Definitiondf-5 9852 Define the number 5. (Contributed by NM, 27-May-1999.)
 |-  5  =  ( 4  +  1 )
 
Definitiondf-6 9853 Define the number 6. (Contributed by NM, 27-May-1999.)
 |-  6  =  ( 5  +  1 )
 
Definitiondf-7 9854 Define the number 7. (Contributed by NM, 27-May-1999.)
 |-  7  =  ( 6  +  1 )
 
Definitiondf-8 9855 Define the number 8. (Contributed by NM, 27-May-1999.)
 |-  8  =  ( 7  +  1 )
 
Definitiondf-9 9856 Define the number 9. (Contributed by NM, 27-May-1999.)
 |-  9  =  ( 8  +  1 )
 
Definitiondf-10 9857 Define the number 10. See remarks under df-2 9849. (Contributed by NM, 5-Feb-2007.)
 |- 
 10  =  ( 9  +  1 )
 
Theoremneg1cn 9858 -1 is a complex number. Common special case. (Contributed by David A. Wheeler, 7-Jul-2016.)
 |-  -u 1  e.  CC
 
Theorem1m1e0 9859  ( 1  -  1 )  =  0. Common special case. (Contributed by David A. Wheeler, 7-Jul-2016.)
 |-  ( 1  -  1
 )  =  0
 
Theorem2re 9860 The number 2 is real. (Contributed by NM, 27-May-1999.)
 |-  2  e.  RR
 
Theorem2cn 9861 The number 2 is a complex number. (Contributed by NM, 30-Jul-2004.)
 |-  2  e.  CC
 
Theorem3re 9862 The number 3 is real. (Contributed by NM, 27-May-1999.)
 |-  3  e.  RR
 
Theorem3cn 9863 The number 3 is a complex number. (Contributed by FL, 17-Oct-2010.)
 |-  3  e.  CC
 
Theorem4re 9864 The number 4 is real. (Contributed by NM, 27-May-1999.)
 |-  4  e.  RR
 
Theorem4cn 9865 The number 4 is a complex number. (Contributed by David A. Wheeler, 7-Jul-2016.)
 |-  4  e.  CC
 
Theorem5re 9866 The number 5 is real. (Contributed by NM, 27-May-1999.)
 |-  5  e.  RR
 
Theorem6re 9867 The number 6 is real. (Contributed by NM, 27-May-1999.)
 |-  6  e.  RR
 
Theorem7re 9868 The number 7 is real. (Contributed by NM, 27-May-1999.)
 |-  7  e.  RR
 
Theorem8re 9869 The number 8 is real. (Contributed by NM, 27-May-1999.)
 |-  8  e.  RR
 
Theorem9re 9870 The number 9 is real. (Contributed by NM, 27-May-1999.)
 |-  9  e.  RR
 
Theorem10re 9871 The number 10 is real. (Contributed by NM, 5-Feb-2007.)
 |- 
 10  e.  RR
 
Theorem0le0 9872 Zero is nonnegative. (Contributed by David A. Wheeler, 7-Jul-2016.)
 |-  0  <_  0
 
Theorem2pos 9873 The number 2 is positive. (Contributed by NM, 27-May-1999.)
 |-  0  <  2
 
Theorem2ne0 9874 The number 2 is nonzero. (Contributed by NM, 9-Nov-2007.)
 |-  2  =/=  0
 
Theorem3pos 9875 The number 3 is positive. (Contributed by NM, 27-May-1999.)
 |-  0  <  3
 
Theorem3ne0 9876 The number 3 is nonzero. (Contributed by FL, 17-Oct-2010.) (Proof shortened by Andrew Salmon, 7-May-2011.)
 |-  3  =/=  0
 
Theorem4pos 9877 The number 4 is positive. (Contributed by NM, 27-May-1999.)
 |-  0  <  4
 
Theorem5pos 9878 The number 5 is positive. (Contributed by NM, 27-May-1999.)
 |-  0  <  5
 
Theorem6pos 9879 The number 6 is positive. (Contributed by NM, 27-May-1999.)
 |-  0  <  6
 
Theorem7pos 9880 The number 7 is positive. (Contributed by NM, 27-May-1999.)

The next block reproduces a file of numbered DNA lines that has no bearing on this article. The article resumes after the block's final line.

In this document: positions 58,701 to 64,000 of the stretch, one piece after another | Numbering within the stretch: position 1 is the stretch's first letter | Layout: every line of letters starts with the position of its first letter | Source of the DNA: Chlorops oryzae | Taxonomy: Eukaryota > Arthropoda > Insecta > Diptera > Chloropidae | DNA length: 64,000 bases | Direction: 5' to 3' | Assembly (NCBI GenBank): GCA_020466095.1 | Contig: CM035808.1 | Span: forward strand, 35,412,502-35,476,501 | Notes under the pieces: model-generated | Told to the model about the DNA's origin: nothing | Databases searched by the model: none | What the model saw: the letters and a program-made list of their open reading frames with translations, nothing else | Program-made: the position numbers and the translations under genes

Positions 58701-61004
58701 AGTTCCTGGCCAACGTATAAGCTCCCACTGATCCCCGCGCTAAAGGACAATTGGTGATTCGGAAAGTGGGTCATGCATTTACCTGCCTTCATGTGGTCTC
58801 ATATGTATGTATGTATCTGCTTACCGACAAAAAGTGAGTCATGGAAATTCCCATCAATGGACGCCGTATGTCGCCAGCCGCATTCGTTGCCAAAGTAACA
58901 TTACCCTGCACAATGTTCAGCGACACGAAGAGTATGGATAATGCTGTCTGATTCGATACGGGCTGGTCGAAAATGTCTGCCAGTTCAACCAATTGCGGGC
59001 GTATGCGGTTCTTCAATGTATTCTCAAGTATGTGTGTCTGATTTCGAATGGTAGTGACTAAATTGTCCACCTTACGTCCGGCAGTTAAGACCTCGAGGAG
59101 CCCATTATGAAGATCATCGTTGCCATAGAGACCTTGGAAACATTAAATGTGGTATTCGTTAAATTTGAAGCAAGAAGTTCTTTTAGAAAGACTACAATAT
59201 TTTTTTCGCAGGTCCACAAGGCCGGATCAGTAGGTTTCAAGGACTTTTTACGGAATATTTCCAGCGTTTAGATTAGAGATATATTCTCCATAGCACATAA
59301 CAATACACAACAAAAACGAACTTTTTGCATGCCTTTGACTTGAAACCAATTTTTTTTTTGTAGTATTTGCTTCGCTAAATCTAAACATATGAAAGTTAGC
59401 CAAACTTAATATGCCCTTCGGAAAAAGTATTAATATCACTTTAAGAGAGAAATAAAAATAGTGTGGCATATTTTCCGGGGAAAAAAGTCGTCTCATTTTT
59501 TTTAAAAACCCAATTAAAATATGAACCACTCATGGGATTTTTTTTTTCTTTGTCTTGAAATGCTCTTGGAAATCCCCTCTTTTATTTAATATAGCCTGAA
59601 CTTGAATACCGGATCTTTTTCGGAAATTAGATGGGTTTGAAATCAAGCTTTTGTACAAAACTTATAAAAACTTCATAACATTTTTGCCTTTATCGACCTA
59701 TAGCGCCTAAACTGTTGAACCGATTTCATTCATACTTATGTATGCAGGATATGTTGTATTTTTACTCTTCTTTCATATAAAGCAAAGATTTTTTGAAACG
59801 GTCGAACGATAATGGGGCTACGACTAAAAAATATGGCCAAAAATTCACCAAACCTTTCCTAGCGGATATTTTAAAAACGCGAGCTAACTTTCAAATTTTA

|-  0  <  7
 
Theorem8pos 9881 The number 8 is positive. (Contributed by NM, 27-May-1999.)
 |-  0  <  8
 
Theorem9pos 9882 The number 9 is positive. (Contributed by NM, 27-May-1999.)
 |-  0  <  9
 
Theorem10pos 9883 The number 10 is positive. (Contributed by NM, 5-Feb-2007.)
 |-  0  <  10
 
5.4.4  Some properties of specific numbers

This includes adding two pairs of values 1..10 (where the right is less than the left) and where the left is less than the right for the values 1..10.

 
Theorem0p1e1 9884 Zero plus one equals one. (Contributed by David A. Wheeler, 7-Jul-2016.)
 |-  ( 0  +  1 )  =  1
 
Theorem1p1e2 9885 One plus one equals two. (Contributed by NM, 1-Apr-2008.)
 |-  ( 1  +  1 )  =  2
 
Theorem2m1e1 9886 Prove that 2 - 1 = 1. The result is on the right-hand-side to be consistent with similar proofs like 4p4e8 9906. (Contributed by David A. Wheeler, 4-Jan-2017.)
 |-  ( 2  -  1
 )  =  1
 
Theorem3m1e2 9887 3 - 1 = 2. (Contributed by FL, 17-Oct-2010.) (Revised by NM, 10-Dec-2017.)
 |-  ( 3  -  1
 )  =  2
 
Theorem3m1e2OLD 9888  2 equals  3 minus  1. (Contributed by FL, 17-Oct-2010.) Obsolete version of 3m1e2 9887 as of 10-Dec-2017. (New usage is discouraged.)
 |-  2  =  ( 3  -  1 )
 
Theorem2p2e4 9889 Two plus two equals four. For more information, see "2+2=4 Trivia" on the Metamath Proof Explorer Home Page: http://us.metamath.org/mpeuni/mmset.html#trivia. (Contributed by NM, 27-May-1999.)
 |-  ( 2  +  2 )  =  4
 
Theorem2times 9890 Two times a number. (Contributed by NM, 10-Oct-2004.) (Revised by Mario Carneiro, 27-May-2016.)
 |-  ( A  e.  CC  ->  ( 2  x.  A )  =  ( A  +  A ) )
 
Theoremtimes2 9891 A number times 2. (Contributed by NM, 16-Oct-2007.)
 |-  ( A  e.  CC  ->  ( A  x.  2
 )  =  ( A  +  A ) )
 
Theorem2timesi 9892 Two times a number. (Contributed by NM, 1-Aug-1999.)
 |-  A  e.  CC   =>    |-  ( 2  x.  A )  =  ( A  +  A )
 
Theoremtimes2i 9893 A number times 2. (Contributed by NM, 11-May-2004.)
 |-  A  e.  CC   =>    |-  ( A  x.  2 )  =  ( A  +  A )
 
Theorem2p1e3 9894 2 + 1 = 3. (Contributed by Mario Carneiro, 18-Apr-2015.)
 |-  ( 2  +  1 )  =  3
 
Theorem3p1e4 9895 3 + 1 = 4. (Contributed by Mario Carneiro, 18-Apr-2015.)
 |-  ( 3  +  1 )  =  4
 
Theorem4p1e5 9896 4 + 1 = 5. (Contributed by Mario Carneiro, 18-Apr-2015.)
 |-  ( 4  +  1 )  =  5
 
Theorem5p1e6 9897 5 + 1 = 6. (Contributed by Mario Carneiro, 18-Apr-2015.)
 |-  ( 5  +  1 )  =  6
 
Theorem6p1e7 9898 6 + 1 = 7. (Contributed by Mario Carneiro, 18-Apr-2015.)
 |-  ( 6  +  1 )  =  7
 
Theorem7p1e8 9899 7 + 1 = 8. (Contributed by Mario Carneiro, 18-Apr-2015.)
 |-  ( 7  +  1 )  =  8
 
Theorem8p1e9 9900 8 + 1 = 9. (Contributed by Mario Carneiro, 18-Apr-2015.)
 |-  ( 8  +  1 )  =  9